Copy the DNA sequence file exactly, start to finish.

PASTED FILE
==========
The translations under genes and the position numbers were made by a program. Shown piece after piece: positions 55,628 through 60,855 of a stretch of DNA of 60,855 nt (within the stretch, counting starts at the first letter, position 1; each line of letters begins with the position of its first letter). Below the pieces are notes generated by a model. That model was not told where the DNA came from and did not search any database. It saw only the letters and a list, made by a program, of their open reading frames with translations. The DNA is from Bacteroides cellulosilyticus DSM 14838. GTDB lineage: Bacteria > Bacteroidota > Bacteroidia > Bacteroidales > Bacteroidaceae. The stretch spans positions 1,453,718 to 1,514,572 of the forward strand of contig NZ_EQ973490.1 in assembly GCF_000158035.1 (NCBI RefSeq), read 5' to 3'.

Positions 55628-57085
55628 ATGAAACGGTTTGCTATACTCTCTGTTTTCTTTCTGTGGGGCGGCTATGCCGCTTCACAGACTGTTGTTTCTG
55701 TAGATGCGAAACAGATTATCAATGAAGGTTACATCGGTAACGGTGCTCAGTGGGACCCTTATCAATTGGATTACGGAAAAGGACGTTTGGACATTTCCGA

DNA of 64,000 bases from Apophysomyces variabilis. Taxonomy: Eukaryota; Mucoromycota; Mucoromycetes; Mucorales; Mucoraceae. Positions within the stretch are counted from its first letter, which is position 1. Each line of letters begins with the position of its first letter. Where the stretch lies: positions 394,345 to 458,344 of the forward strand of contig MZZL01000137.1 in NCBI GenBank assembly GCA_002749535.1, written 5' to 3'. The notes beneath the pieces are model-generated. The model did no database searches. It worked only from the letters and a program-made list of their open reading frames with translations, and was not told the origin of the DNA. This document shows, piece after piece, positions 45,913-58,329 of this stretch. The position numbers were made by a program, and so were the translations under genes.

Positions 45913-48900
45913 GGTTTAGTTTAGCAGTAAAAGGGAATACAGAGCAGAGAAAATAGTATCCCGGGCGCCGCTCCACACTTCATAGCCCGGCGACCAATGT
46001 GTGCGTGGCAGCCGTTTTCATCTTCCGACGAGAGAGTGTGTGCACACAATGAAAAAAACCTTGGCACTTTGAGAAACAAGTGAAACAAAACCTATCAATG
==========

The translations under genes and the position numbers were made by a program. Shown piece after piece: positions 55,628 through 60,855 of a stretch of DNA of 60,855 nt (within the stretch, counting starts at the first letter, position 1; each line of letters begins with the position of its first letter). Below the pieces are notes generated by a model. That model was not told where the DNA came from and did not search any database. It saw only the letters and a list, made by a program, of their open reading frames with translations. The DNA is from Bacteroides cellulosilyticus DSM 14838. GTDB lineage: Bacteria > Bacteroidota > Bacteroidia > Bacteroidales > Bacteroidaceae. The stretch spans positions 1,453,718 to 1,514,572 of the forward strand of contig NZ_EQ973490.1 in assembly GCF_000158035.1 (NCBI RefSeq), read 5' to 3'.

Positions 55628-57085
55628 ATGAAACGGTTTGCTATACTCTCTGTTTTCTTTCTGTGGGGCGGCTATGCCGCTTCACAGACTGTTGTTTCTG
55701 TAGATGCGAAACAGATTATCAATGAAGGTTACATCGGTAACGGTGCTCAGTGGGACCCTTATCAATTGGATTACGGAAAAGGACGTTTGGACATTTCCGA

DNA of 64,000 bases from Apophysomyces variabilis. Taxonomy: Eukaryota; Mucoromycota; Mucoromycetes; Mucorales; Mucoraceae. Positions within the stretch are counted from its first letter, which is position 1. Each line of letters begins with the position of its first letter. Where the stretch lies: positions 394,345 to 458,344 of the forward strand of contig MZZL01000137.1 in NCBI GenBank assembly GCA_002749535.1, written 5' to 3'. The notes beneath the pieces are model-generated. The model did no database searches. It worked only from the letters and a program-made list of their open reading frames with translations, and was not told the origin of the DNA. This document shows, piece after piece, positions 45,913-58,329 of this stretch. The position numbers were made by a program, and so were the translations under genes.

Positions 45913-48900
45913 GGTTTAGTTTAGCAGTAAAAGGGAATACAGAGCAGAGAAAATAGTATCCCGGGCGCCGCTCCACACTTCATAGCCCGGCGACCAATGT
46001 GTGCGTGGCAGCCGTTTTCATCTTCCGACGAGAGAGTGTGTGCACACAATGAAAAAAACCTTGGCACTTTGAGAAACAAGTGAAACAAAACCTATCAATG